At a glance, people usually can’t tell that I’m Turkish and Muslim. But when I speak in my native language, some people suddenly see me as an enemy and not a friend.
When I joined my school’s robotics team, I met another Turkish student. We both felt excited to be able to speak in Turkish to each other. We discussed our favorite foods and soccer teams.
Overhearing us, a teammate said, “You two sound like terrorists.” Every bit of excitement I felt vanished. I looked to my other teammates, but no one defended us. It was as if they agreed with him.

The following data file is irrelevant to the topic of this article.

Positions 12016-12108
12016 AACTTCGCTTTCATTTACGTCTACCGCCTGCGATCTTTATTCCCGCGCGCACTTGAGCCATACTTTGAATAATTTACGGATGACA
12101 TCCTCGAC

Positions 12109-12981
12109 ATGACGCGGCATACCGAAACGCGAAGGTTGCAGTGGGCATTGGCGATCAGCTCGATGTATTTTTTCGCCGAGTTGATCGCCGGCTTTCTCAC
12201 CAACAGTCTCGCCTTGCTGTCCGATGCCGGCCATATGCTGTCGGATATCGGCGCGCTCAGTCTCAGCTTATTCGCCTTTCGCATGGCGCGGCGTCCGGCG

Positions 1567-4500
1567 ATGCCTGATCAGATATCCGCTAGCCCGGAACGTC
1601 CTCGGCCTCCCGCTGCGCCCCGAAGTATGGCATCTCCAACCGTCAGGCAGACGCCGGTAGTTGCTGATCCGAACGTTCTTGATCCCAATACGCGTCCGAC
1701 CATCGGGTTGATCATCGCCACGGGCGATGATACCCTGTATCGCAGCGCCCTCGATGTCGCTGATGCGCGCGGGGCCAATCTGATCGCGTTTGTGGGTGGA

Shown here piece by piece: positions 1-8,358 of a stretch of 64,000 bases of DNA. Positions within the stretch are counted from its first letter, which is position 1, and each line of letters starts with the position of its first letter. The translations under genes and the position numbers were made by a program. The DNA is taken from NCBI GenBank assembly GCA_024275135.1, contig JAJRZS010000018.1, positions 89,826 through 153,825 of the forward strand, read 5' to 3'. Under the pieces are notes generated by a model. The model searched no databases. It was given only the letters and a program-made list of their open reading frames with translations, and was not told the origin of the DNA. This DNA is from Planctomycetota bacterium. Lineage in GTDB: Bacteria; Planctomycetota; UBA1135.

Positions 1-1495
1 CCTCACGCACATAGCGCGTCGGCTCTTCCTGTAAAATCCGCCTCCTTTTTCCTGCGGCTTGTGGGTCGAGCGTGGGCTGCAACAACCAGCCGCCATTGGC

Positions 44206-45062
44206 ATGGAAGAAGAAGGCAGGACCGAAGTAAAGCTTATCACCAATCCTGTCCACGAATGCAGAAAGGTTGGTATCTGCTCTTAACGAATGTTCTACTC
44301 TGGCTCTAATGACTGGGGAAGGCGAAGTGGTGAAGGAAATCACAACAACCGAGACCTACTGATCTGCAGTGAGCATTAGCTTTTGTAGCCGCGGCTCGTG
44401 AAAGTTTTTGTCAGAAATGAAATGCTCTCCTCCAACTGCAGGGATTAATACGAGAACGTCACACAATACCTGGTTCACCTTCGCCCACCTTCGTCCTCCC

Later that year, we went to an international robotics event where my teammates got a chance to meet a team from Turkey.
After bonding with the Turkish students over our robots and school, something changed in my teammates. It was like they saw my culture in a different light.
I’ve always been told that conversations help people understand each other, but seeing my teammates engaged and interested in getting to know the team from Turkey gave me hope that the stereotypes many of my peers have of Muslims could change as well.